Behavioral Effects of a Synthetic Agonist Selective for Nociceptin/Orphanin FQ Peptide Receptors in Monkeys

Mei Chuan Ko, James H. Woods, William E. Fantegrossi, Chad M. Galuska, Jürgen Wichmann, Eric P. Prinssen

Research output: Contribution to journalArticlepeer-review

85 Scopus citations


Behavioral effects of a nonpeptidic NOP (nociceptin/orphanin FQ Peptide) receptor agonist, Ro 64-6198, have not been studied in primate species. The aim of the study was to verify the receptor mechanism underlying the behavioral effects of Ro 64-6198 and to systematically compare behavioral effects of Ro 64-6198 with those of a -opioid receptor agonist, alfentanil, in monkeys. Both Ro 64-6198 (0.001-0.06 mg/kg, s.c.) and alfentanil (0.001-0.06 mg/kg, s.c.) produced antinociception against an acute noxious stimulus (50°C water) and capsaicin-induced allodynia. An NOP receptor antagonist, J-113397 (0.01-0.1 mg/kg, s.c.), dose-dependently produced rightward shifts of the dose-response curve of Ro 64-6198-induced antinociception. The apparent pA 2 value of J-113397 was 8.0. Antagonist studies using J-113397 and naltrexone revealed that Ro 64-6198 produced NOP receptor-mediated antinociception independent of -opioid receptors. In addition, alfentanil dose-dependently produced respiratory depression and itch/scratching responses, but antinociceptive doses of Ro 64-6198 did not produce such effects. More important, Ro 64-6198 did not produce reinforcing effects comparable with those of alfentanil, cocaine, or methohexital under self-administration procedures in monkeys. These results provide the first functional evidence that the activation of NOP receptors produces antinociception without reinforcing effects in primates. Non-peptidic NOP receptor agonists may have therapeutic value as novel analgesics without abuse liability in humans.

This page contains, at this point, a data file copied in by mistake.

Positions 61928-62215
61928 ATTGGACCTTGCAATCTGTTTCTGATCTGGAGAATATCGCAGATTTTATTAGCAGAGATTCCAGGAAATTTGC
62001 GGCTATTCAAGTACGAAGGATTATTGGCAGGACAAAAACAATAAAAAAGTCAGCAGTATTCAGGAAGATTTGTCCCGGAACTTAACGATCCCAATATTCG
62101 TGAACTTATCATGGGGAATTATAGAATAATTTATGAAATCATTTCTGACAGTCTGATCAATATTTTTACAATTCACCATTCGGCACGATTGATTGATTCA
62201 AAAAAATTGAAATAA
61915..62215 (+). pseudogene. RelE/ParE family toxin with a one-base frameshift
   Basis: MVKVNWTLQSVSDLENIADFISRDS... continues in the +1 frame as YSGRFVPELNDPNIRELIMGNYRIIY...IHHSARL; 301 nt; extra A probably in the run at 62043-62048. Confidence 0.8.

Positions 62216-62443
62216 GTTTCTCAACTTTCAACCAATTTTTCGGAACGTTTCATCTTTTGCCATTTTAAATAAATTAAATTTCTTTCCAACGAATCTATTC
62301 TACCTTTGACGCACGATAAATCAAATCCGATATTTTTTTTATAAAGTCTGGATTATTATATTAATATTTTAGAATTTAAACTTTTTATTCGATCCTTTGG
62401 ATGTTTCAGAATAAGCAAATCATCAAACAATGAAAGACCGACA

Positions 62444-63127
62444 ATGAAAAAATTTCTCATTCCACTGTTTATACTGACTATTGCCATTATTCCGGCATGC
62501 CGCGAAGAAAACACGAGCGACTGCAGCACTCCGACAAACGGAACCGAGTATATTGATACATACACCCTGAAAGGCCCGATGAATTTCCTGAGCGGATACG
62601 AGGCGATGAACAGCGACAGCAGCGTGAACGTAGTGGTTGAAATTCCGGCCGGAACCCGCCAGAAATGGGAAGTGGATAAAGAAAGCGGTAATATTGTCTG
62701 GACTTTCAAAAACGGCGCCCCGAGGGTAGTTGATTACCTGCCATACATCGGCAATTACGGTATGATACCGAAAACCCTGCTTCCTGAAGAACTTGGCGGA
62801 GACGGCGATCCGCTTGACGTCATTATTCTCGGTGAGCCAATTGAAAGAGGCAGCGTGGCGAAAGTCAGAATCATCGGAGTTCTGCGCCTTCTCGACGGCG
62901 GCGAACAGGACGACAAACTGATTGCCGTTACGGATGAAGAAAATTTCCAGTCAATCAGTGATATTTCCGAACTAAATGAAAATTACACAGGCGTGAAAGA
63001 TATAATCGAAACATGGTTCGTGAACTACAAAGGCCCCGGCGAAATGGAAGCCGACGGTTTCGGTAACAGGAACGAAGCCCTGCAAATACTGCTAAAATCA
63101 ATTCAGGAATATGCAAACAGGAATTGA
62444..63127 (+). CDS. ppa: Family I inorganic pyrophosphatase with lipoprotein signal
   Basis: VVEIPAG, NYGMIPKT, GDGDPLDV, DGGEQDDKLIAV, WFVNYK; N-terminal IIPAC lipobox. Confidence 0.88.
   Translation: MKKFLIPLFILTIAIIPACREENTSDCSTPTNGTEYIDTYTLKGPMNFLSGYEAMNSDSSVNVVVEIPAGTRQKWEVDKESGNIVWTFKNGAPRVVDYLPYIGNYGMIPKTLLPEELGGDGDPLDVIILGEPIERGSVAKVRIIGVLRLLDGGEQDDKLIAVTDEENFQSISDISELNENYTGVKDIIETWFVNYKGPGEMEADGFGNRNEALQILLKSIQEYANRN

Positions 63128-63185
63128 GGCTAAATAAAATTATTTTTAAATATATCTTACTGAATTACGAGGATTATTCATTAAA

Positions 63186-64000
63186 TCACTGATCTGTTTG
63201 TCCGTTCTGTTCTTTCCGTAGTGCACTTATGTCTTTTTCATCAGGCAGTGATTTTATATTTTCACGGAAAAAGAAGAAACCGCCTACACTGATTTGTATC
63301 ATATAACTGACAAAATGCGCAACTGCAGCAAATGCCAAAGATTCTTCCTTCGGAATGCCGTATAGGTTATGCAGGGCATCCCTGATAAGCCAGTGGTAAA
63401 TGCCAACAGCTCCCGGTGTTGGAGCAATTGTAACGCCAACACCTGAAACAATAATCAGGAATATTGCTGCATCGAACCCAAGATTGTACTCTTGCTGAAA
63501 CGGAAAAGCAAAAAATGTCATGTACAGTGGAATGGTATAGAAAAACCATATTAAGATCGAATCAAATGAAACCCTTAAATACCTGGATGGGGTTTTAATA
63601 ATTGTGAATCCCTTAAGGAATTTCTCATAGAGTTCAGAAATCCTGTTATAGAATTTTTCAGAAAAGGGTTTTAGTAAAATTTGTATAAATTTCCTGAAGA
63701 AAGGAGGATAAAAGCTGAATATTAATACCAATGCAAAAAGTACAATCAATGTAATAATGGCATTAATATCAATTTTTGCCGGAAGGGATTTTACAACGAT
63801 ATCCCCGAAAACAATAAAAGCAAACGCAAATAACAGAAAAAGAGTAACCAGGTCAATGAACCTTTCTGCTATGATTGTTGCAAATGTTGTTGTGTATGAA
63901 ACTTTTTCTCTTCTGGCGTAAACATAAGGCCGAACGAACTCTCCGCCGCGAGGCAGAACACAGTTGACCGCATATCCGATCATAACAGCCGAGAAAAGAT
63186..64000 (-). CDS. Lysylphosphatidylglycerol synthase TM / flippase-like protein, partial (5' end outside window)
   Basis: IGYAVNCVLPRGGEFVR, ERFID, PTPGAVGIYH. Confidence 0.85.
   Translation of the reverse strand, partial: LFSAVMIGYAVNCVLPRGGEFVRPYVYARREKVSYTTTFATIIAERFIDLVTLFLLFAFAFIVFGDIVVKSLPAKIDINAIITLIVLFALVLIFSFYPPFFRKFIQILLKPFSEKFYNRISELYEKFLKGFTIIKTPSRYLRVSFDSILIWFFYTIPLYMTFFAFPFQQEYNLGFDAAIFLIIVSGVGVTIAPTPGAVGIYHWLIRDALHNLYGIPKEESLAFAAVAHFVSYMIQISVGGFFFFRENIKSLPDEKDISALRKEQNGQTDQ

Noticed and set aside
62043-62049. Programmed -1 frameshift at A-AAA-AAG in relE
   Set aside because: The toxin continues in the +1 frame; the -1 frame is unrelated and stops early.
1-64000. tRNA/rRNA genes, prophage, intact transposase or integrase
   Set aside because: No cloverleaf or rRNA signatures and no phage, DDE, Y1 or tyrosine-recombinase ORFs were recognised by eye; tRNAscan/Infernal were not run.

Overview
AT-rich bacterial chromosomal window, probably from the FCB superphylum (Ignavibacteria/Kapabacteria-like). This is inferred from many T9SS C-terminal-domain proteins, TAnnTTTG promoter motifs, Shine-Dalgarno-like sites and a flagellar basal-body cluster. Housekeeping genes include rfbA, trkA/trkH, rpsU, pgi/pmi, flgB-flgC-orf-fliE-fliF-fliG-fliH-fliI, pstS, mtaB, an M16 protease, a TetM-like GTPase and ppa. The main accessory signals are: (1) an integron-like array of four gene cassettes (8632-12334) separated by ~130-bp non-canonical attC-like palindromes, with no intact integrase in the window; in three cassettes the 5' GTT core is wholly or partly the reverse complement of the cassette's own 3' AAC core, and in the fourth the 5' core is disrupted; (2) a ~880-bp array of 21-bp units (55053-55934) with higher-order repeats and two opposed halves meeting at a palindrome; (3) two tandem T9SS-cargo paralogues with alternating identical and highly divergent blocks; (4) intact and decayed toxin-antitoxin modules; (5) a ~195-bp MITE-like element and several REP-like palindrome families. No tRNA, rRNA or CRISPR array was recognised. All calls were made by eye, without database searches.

Original languageEnglish (US)
Pages (from-to)2088-2096
Number of pages9
Issue number9
StatePublished - Aug 2009
Externally publishedYes


  • Abuse liability
  • Analgesic
  • Antinociception
  • Opioid
  • Self-administration

ASJC Scopus subject areas

  • Pharmacology
  • Psychiatry and Mental health


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